• [0030]
    A first application of the basic method of the present invention is to reading the cells, of a flash memory, whose threshold values are influenced by the threshold values of their neighbors. Instead of using (a) common reference voltage(s) for all the cells, at least one respective adaptive reference voltage is determined for each cell. The cells are read by comparing their threshold voltages to their respective adaptive reference voltages.
  • [0031]
    In a preferred embodiment of this aspect of the present invention, the determination of each cell's respective adaptive reference voltage(s) is based on a (preferably analog) measurement of the threshold voltages of one or more neighboring cells.
  • [0032]
    In a preferred digital embodiment of this aspect of the present invention, a preliminary estimate of each cell's threshold voltage is obtained by comparing the threshold voltage to at least one nominal reference voltage that is common to all the cells. Then, the determination of each cell's respective adaptive reference voltage(s) is based on the preliminary estimates of the threshold voltages of one or more neighboring cells. The nominal reference voltages are integral reference voltages and/or fractional reference voltages.
  • [0033]
    The scope of the present invention includes two embodiments of flash memories that use the method of the present invention for reading cells whose threshold values are influenced by the threshold values of their neighbors. One embodiment includes, for each cell, a circuit (preferably an analog circuit) for reading the values of the threshold voltages of the cell and of at least one of the cell's neighbors and for setting (a) respective reference voltage(s) for the cell based on the threshold values of the cell's neighbor(s). Note that the relationship between cells and circuits is not one-to-one: two or more cells may share the same circuit, but there is a circuit for every cell. The other embodiment is a digital embodiment whose controller obtains preliminary estimates of the threshold voltages of the cells by comparing the threshold voltages to (a) nominal reference voltage(s) that is/are common to all the cells and then, based on those preliminary estimates, determines respective adaptive reference voltages for the cells.
  • [0034]
    A second application of the basic method of the present invention is to reading the cells, of a flash memory, whose voltage bands drift over time. Each cell's threshold voltage is compared to at least one integral reference voltage and to at least one fractional reference voltage to determine at least one statistic of the cells' threshold voltages. At least one of the reference voltages then is adjusted in accordance with the at least one statistic.
  • [0035]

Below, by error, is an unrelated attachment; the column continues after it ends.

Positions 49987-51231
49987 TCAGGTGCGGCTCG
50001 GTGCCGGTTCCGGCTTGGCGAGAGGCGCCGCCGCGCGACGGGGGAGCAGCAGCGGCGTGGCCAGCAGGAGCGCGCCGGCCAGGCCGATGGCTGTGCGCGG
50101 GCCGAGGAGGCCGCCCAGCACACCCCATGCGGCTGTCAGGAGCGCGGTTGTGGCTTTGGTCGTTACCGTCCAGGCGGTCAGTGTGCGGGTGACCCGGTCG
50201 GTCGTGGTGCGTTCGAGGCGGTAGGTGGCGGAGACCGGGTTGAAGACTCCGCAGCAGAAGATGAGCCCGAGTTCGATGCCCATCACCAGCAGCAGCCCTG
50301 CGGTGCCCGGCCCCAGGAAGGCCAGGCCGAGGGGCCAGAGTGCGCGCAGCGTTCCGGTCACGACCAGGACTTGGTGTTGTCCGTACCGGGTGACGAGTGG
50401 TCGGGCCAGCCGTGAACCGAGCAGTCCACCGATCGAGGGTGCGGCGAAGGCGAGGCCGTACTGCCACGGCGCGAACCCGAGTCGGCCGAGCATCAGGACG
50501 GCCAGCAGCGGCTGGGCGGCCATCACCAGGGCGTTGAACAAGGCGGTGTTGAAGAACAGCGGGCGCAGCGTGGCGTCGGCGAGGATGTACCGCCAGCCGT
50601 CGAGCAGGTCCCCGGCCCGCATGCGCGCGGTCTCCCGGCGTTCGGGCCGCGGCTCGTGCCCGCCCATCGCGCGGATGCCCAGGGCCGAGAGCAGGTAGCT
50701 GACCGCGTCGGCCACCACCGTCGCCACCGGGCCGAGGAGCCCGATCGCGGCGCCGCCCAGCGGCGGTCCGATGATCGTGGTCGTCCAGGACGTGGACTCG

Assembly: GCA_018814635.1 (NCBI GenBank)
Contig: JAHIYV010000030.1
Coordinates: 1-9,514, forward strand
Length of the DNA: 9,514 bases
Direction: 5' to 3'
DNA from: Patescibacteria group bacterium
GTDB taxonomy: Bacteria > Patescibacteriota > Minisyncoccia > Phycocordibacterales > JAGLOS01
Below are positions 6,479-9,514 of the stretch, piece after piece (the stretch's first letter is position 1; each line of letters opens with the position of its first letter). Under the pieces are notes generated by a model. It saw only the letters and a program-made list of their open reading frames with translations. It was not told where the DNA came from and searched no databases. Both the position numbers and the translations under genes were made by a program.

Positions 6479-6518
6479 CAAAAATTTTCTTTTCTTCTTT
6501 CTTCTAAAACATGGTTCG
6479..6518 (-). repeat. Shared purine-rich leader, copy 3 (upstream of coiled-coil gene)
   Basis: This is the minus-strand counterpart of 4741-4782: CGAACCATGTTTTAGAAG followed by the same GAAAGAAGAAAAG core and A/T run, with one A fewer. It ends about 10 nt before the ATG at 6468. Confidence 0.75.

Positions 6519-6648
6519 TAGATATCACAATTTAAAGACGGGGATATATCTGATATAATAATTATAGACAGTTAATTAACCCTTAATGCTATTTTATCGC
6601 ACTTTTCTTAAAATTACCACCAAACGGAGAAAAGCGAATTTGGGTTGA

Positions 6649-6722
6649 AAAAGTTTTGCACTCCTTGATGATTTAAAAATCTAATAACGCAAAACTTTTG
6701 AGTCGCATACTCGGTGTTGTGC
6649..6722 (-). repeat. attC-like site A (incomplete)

The adjusting of the reference voltages is based on the statistics of the comparisons to the reference voltages. Therefore, preferably, the bit pattern corresponding to each voltage band defined by the integral threshold voltages is programmed to a sufficiently large number of cells to permit the determination of the at least one statistic.
  • [0036]
    The scope of the present invention also includes flash memories for implementing the basic method of the present invention and its various applications. Each flash memory includes a plurality of flash cells and either a controller or analog circuitry for managing the flash cells in accordance with the present invention.
  • [0037]
    Preferably, the controller, of the flash memory of the present invention that implements the method of the present invention for reading cells whose voltage bands drift over time, programs data received from a host to the cells of the flash memory. If the programming of the data results in too few of the cells' threshold values being within one of the cells' voltage bands for the method's statistics to be determined, then the controller selects a subplurality of the cells that includes a sufficient number of cells to provide adequate statistics. The controller then programs the threshold values of the cells of the subplurality to be within the under-represented voltage band.
  • BRIEF DESCRIPTION OF THE DRAWINGS
  • [0038]
    The invention is herein described, by way of example only, with reference to the accompanying drawings, wherein:
  • [0039]
    FIG. 1 illustrates the voltage bands of an eight-level flash cell;
  • [0040]
    FIG. 2 is FIG. 1 including fractional reference voltages;
  • [0041]
    FIG. 3 is a high-level schematic block diagram of a device of the present invention;
  • [0042]
    FIG. 4 illustrates the influence of neighboring cells on the threshold voltage distribution of SLC cells;
  • [0043]
    FIG. 5 is a partial high level schematic diagram of an analog embodiment of a flash memory device that addresses the problem illustrated in FIG. 5.
  • DESCRIPTION OF THE PREFERRED EMBODIMENTS
  • [0044]
    The present invention is a set of methods for reading flash memories more reliably than is possible according to the prior art.
  • [0045]
    The principles and operation of a flash memory according to the present invention may be better understood with reference to the drawings and the accompanying description.
  • Fractional Threshold Voltages
  • [0046]
    The basic innovation of the present invention is that, in addition to comparing the threshold voltages of flash cells to integral reference voltages, the threshold voltages also are compared to fractional reference voltages. Returning now to the drawings, FIG. 2 is FIG. 1 with the addition of eight fractional reference voltages, V0.5, V1.5, V2.5, V3.5, V4.5, V5.5, V6.5 and V7.5, in the centers of their respective voltage bands. In general, a flash cell for storing m bits has 2m voltage bands and so has 2m−1 integral reference voltages. For example, in the case of a type 1 flash memory whose cells are read with m comparisons of a flash cell's threshold voltage to m of the 2m−1 integral reference voltages, reading such a flash cell according to the basic innovation of the present invention may also require comparing the flash cell's threshold voltages to one or more of the fractional voltages that lie between V1 and V2 m −1. For example, the last two comparisons of the flash cell's threshold voltage to the integral reference voltages V1 through V2 m −1 generally are to two consecutive such integral reference voltages. The fractional reference voltage to which the reference voltage then is compared typically lies between those two consecutive integral threshold voltages.